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Director: Michael Lah
Release Date: December 6, 1957
Stars: Droopy, Butch (Spike)
Rating: ★★★

One Droopy Knight © MGMIn this Cinemascope cartoon ‘sir Butchalot’ (Butch a.k.a. Spike) and ‘sir Droopalot’ (Droopy) combat a dragon over a beautiful princess.

Despite its medieval setting ‘One Droopy Knight’ feels like a remake of ‘Señor Droopy‘ from 1949, as it reuses no less than three gags from the earlier film, including the last one. Unlike the wolf in ‘Señor Droopy’, however, Spike is as unsuccessful as Droopy in combating the dragon, until the very end. The dragon appears quite invincible, indeed, as is demonstrated by Droopy’s feeble attempts to pinch it with his rubbery sword. He’s a well-conceived character on his own, and less a ferocious bully than the bull was in ‘Señor Droopy’. One has the genuine feel he rightly defends himself against those pesky, puny knights.

As in his other cartoons, Michael Lah’s timing is a little too relaxed to make the gags work right. Moreover, the short is hampered by a large amount of dialogue, and even Scott Bradley’s music sounds more canned than before. Several scenes are stolen by the beautiful, highly stylized backgrounds, laid out by Ed Benedict and painted by F. MonteAlegre, with their bright colors and elementary designs.

Watch ‘One Droopy Knight’ yourself and tell me what you think:

‘One Droopy Knight’ is available on the DVD-set ‘Tex Avery’s Droopy – The Complete Theatrical Collection’


Director: Tex Avery
Release Date: November 17, 1951
Stars: Droopy, Spike
Rating: ★★½

Droopy's Double Trouble © MGMDroopy is a butler in a mansion who invites his incredibly strong brother Drippy to join him at work.

The pair is told to let nobody into the house while the master’s away, but Droopy brings in his old pal, the tramp Spike. What follows is a series of confusion gags, in which Spike is pampered by Droopy and clobbered by Drippy.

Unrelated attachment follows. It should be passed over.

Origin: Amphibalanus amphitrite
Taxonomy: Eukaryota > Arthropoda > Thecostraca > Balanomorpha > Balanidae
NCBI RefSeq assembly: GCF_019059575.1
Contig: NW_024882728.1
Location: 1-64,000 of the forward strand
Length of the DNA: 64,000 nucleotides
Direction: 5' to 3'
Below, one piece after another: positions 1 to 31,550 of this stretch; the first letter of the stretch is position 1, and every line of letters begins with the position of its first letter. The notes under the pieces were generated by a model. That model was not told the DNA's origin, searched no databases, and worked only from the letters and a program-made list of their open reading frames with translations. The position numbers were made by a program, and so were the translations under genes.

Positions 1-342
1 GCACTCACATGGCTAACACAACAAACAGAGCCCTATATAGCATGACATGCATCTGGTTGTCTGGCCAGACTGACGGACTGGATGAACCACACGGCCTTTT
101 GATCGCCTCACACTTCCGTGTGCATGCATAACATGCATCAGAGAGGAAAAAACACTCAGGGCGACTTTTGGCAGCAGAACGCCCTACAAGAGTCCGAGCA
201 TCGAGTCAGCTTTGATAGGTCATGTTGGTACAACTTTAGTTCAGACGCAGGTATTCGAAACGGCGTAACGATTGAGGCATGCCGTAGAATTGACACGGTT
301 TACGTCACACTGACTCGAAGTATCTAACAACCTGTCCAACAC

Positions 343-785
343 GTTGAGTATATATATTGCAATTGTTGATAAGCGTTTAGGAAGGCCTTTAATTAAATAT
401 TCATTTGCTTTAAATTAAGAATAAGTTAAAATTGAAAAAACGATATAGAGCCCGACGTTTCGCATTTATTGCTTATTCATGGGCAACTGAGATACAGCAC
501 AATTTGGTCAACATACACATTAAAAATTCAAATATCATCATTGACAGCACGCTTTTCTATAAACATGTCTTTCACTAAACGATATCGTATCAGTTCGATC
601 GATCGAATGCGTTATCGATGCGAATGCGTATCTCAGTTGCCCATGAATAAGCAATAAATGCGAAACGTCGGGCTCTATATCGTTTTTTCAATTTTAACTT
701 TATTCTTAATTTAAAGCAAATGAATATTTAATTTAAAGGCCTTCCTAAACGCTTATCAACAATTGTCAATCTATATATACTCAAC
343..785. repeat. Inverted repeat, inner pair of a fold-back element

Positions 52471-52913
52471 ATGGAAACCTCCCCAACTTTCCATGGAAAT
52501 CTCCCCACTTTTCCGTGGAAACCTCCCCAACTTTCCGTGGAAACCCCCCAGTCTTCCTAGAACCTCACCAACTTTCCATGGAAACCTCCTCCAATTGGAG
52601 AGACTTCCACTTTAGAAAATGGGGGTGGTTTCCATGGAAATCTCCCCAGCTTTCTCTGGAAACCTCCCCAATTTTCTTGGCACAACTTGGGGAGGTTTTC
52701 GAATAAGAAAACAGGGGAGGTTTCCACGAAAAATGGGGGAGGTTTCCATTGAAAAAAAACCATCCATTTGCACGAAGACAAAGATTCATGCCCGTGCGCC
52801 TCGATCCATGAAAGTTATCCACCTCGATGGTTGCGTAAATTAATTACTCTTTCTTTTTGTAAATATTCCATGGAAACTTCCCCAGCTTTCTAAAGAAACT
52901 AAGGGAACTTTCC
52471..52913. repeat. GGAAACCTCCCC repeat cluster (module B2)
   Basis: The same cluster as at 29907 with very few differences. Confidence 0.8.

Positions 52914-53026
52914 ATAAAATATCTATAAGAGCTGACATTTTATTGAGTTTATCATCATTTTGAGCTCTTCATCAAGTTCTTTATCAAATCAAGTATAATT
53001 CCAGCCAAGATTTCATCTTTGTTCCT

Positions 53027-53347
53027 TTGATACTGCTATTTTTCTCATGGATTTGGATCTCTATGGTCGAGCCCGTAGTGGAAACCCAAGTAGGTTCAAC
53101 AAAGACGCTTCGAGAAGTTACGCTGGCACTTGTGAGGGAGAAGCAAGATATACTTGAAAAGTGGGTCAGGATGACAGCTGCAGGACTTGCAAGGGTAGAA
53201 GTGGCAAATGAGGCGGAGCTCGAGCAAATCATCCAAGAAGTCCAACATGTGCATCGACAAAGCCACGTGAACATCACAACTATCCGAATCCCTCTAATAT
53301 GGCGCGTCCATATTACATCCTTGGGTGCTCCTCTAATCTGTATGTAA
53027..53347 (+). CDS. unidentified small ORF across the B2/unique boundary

The comedy is less inventive than in earlier Droopy shorts, and ‘Droopy’s Double Trouble’ is arguably Avery’s weakest Droopy cartoon. Spike is in no sense the funny, mean cheater he was in earlier cartoons, like ‘The Chump Champ’ (1950) and ‘Droopy’s Good Deed’ (1951). He speaks with a strange, Irish(?) accent and is only a meek and unfunny victim of the confusion gags.

Watch ‘Droopy’s Double Trouble’ yourself and tell me what you think:

Director: William Hanna & Joseph Barbera
Release Date: December 8, 1951
Stars: Tom & Jerry, Spike

Cat Napping © MGM‘Cat Napping’ is a blackout gag cartoon, in which Tom & Jerry are fighting over a hammock  on a hot summer day.

‘Cat Napping’ is certainly not among Tom & Jerry’s best cartoons. The gags are not all bad (the best one is when marching ants make the hammock resonate), but the comedy feels uninspired. Moreover, the story is less consistent than usual, and the gags are rather disjointed. However, the cartoon is especially hampered by rather appalling designs on Tom & Jerry, which are on the same low level as those in ‘His Mouse Friday’ from earlier that year.

This is Tom & Jerry cartoon No. 62
To the previous Tom & Jerry cartoon: Nit Witty Kitty
To the next Tom & Jerry cartoon: The Flying Cat

Directors: William Hanna & Joseph Barbera
Release Date: September 8,1951
Stars: Tom & Jerry, Spike & Tyke
Rating: ★★★

Slicked-up Pup © MGMWhile chasing Jerry Tom makes Tyke dirty.

Spike threatens Tom he’ll tear him limb for limb, when he makes Tyke dirty again. So Tom does his best to keep Tyke clean. To no avail, because, as expected, Jerry takes advantage of the situation. ‘Slicked-up Pup’ is based on a routine that goes all the way back to Tom & Jerry’s very first film (‘Puss gets the Boot‘ from 1940). Unfortunately, it has all been done before, even with cleaning (‘Mouse Cleaning‘ from 1948), and with Spike & Tyke (‘Love That Pup‘ from 1949). The result is less amusing than any of the previous films. The best gag may be when Tom pretends Tyke to be a chicken.

Watch ‘Slicked-up Pup’ yourself and tell me what you think:

This is Tom & Jerry cartoon No. 60
To the previous Tom & Jerry cartoon: His Mouse Friday
To the next Tom & Jerry cartoon: Nit-witty Kitty

Directors: William Hanna & Joseph Barbera
Release Date: October 21, 1950
Stars: Tom & Jerry, Spike
Rating: ★★★★

The Framed Cat © MGMTom frames Jerry for eating a chicken leg only to eat the chicken leg himself.